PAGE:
The Magic of Cooloola

Excerpt from Discovering Cooloola – a complete guide & map 
by John Sinclair  1978

“The Magic of Cooloola

To the Kabi Tribe of the Noosa-Wide Bay area, the soft sound of the breeze, whispering in the cypress pines of the sand dunes crooned a low mournful wail, which perhaps inspired the aboriginal name 'Cooloola'.

Now the name, Cooloola, applies not only to the cypress pine forests in the lee of the frontal dunes and the lower dunes in the lee of the sandmasses, but applies also to a magic region of towering forests growing in deep sand, and of elevated dune lakes.  It applies also to the serpentine Noosa River, meandering through its expansive plains of wildflowers and to the brilliantly coloured sand cliffs, which inspired the Legend of the Rainbow Serpent.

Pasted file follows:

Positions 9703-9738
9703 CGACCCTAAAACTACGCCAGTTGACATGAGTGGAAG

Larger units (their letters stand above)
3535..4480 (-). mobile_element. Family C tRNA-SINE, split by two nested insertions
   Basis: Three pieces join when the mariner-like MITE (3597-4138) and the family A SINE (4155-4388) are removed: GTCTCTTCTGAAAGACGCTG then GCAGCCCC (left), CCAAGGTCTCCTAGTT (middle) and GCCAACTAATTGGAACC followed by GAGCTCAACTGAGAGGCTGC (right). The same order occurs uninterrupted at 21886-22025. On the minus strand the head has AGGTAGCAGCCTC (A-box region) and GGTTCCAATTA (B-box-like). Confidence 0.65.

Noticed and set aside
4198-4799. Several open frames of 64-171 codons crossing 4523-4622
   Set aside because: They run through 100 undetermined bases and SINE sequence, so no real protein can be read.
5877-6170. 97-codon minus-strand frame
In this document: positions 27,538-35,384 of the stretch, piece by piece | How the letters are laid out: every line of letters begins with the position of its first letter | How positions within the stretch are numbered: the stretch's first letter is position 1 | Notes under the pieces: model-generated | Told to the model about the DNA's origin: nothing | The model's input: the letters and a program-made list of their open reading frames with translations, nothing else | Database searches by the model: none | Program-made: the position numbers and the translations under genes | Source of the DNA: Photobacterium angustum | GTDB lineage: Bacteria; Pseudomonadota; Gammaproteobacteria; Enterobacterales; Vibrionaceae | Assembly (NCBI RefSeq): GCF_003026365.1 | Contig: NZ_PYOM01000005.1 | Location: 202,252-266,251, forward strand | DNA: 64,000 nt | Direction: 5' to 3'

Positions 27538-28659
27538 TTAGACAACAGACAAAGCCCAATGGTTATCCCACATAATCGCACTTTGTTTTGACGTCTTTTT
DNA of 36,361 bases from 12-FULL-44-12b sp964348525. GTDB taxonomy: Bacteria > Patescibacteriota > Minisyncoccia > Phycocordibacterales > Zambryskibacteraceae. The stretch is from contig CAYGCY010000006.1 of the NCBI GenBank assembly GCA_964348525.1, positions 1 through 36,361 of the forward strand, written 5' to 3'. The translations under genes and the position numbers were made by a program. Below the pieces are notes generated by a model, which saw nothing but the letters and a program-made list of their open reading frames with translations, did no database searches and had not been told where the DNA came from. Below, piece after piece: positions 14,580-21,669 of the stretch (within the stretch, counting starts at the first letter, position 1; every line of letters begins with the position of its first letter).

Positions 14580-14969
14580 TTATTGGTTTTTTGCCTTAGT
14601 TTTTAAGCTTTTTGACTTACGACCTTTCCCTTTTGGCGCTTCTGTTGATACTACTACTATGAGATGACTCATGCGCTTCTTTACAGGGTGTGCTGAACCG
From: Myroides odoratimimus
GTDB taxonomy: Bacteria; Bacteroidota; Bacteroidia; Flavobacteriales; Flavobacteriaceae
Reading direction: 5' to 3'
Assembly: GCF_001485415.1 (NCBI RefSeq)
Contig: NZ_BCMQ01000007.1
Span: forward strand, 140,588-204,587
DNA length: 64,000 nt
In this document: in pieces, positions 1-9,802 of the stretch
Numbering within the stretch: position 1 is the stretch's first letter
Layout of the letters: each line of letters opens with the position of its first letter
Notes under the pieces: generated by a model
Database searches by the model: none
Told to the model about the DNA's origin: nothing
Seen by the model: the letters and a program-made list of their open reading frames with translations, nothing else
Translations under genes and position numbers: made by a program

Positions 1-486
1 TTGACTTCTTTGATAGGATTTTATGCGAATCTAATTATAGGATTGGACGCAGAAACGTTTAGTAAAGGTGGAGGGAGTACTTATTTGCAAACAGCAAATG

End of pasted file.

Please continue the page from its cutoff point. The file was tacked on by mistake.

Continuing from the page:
All this enchantment, scenery and majesty, is compressed into a  long, triangular sandmass of 20 000 hectares, which lies between Fraser Island and Noosa.  The Western Catchment of the Noosa River drains an additional unique remnant of 13 000 hectares.  It was this type of country which the aborigines called 'Wallum', naming it after one of the banksias which flourished in that region and which they prized for the sweetness of its honey.

It is a region of contrast – a mosaic of diverse features, startling attractions and almost irresistible appeal.  It is a region which has inspired many artists, poets and writers.  It is a region of historic drama.  It is the product of erosion, cyclones and geological upheavals,  It has also been the centre of one of the major political storms to rage in Queensland during the last ten years.”

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